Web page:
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Thousands join call against cuts to vital refugee services

The Refugee Council warns the cuts will affect 30,000 people struggling to find help with housing, healthcare, mental health and employment

MORE than 16,000 people have backed an open letter calling on the government to immediately reverse planned funding cuts to vital refugee services in the event of a no-deal Brexit.

The cuts would leave about 30,000 people struggling to access help with housing, healthcare, mental health and employment, the Refugee Council said today.

Last month, in what the group described as a “disgraceful U-turn,” the government told charities it will withdraw millions of pounds of preallocated funding in the event of no-deal.

Such a move will “seriously undermine the futures of vulnerable refugees” that the government previously committed to supporting, many of whom are at crisis point and in need of urgent support, the Refugee Council warned.

While the government has committed, in the event of a no-deal Brexit, to guaranteeing other streams of EU funding that has been secured directly from the EU, it has refused to do the same for the EU’s Asylum, Migration & Integration Fund (AMIF) funds that were issued to charities via central government.

The Refugee Council, along with a host of other charities supporting refugees in Britain, received its AMIF funds via the Home Office, and has been told that, in the event of a no-deal Brexit, their funding will be cut immediately.

The charities say this is a clear back-track, citing assurances given by the government when it first awarded the grants that funding would be secure post-Brexit.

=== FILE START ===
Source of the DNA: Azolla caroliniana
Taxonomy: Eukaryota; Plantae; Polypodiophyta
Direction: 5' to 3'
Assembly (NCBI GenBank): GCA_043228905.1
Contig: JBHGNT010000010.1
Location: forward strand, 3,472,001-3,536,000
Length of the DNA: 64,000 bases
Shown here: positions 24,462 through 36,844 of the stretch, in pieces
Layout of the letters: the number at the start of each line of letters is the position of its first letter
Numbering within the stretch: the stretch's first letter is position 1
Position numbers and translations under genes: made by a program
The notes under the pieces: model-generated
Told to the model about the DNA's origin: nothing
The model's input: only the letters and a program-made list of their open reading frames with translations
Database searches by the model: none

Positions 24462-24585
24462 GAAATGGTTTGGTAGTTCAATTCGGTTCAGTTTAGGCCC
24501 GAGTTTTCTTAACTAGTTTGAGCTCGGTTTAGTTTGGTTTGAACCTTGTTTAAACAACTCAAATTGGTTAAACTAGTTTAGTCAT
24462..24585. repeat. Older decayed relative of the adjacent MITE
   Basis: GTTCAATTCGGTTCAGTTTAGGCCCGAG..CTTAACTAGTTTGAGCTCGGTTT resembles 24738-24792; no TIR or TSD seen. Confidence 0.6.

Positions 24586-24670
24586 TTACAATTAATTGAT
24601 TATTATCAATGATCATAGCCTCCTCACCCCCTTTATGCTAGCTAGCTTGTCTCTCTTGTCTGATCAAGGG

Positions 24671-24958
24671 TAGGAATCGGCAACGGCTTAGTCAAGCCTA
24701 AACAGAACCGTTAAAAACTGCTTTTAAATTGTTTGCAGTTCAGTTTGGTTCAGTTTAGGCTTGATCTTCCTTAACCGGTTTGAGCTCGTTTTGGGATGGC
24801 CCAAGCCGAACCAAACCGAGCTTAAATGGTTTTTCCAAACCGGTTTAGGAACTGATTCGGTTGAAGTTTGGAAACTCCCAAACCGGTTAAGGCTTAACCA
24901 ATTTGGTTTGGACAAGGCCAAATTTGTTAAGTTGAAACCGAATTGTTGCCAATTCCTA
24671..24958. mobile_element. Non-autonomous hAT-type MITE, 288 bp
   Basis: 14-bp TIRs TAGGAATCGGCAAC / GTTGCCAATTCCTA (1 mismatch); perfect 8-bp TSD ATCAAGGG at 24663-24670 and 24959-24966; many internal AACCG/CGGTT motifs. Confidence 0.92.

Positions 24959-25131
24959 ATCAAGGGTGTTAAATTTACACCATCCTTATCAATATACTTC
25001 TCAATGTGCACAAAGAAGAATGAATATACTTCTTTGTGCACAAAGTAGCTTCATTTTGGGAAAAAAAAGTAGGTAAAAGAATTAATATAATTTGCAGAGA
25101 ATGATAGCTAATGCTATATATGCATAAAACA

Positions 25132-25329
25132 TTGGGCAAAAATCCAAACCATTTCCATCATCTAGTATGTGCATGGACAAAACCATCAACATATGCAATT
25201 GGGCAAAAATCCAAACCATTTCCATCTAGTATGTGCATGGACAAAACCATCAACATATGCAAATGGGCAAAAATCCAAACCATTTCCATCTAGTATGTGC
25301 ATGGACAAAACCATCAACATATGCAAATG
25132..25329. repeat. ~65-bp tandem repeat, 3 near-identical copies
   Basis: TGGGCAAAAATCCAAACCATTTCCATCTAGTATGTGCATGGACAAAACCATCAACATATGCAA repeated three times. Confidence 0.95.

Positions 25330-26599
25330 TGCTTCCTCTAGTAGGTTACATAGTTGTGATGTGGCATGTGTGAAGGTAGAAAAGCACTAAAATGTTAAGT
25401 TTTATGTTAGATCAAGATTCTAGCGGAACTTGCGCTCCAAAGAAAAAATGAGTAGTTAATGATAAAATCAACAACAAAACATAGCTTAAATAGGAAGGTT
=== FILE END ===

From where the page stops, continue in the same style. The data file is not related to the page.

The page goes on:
The Refugee Council is one of many charities that rely in part on the fund to support migrants at crisis point, including the case of Mary, who suffers from post-traumatic stress disorder.

Mary was given one month to leave the accommodation she was staying at after receiving refugee status.

Her local authority told her it could not provide her with somewhere to stay until she had slept outside as a rough sleeper, which led to a deterioration in her physical and mental health.

Refugee Council chief executive Maurice Wren said: “We are heartened by the amazing response from thousands of members of the public in such a short period of time.

“Once people hear the simple facts and imagine the damage these cuts will do, they have been very quick to act and show their support.

“We urge the Chancellor, Sajid Javid, to see reason and listen to what thousands of people are saying: overturn this decision immediately so that we can continue to help refugees build their lives and start to contribute to UK society.”

The Home Office said: “The government has guaranteed funding for organisations that successfully bid directly to the European Commission for AMIF.”


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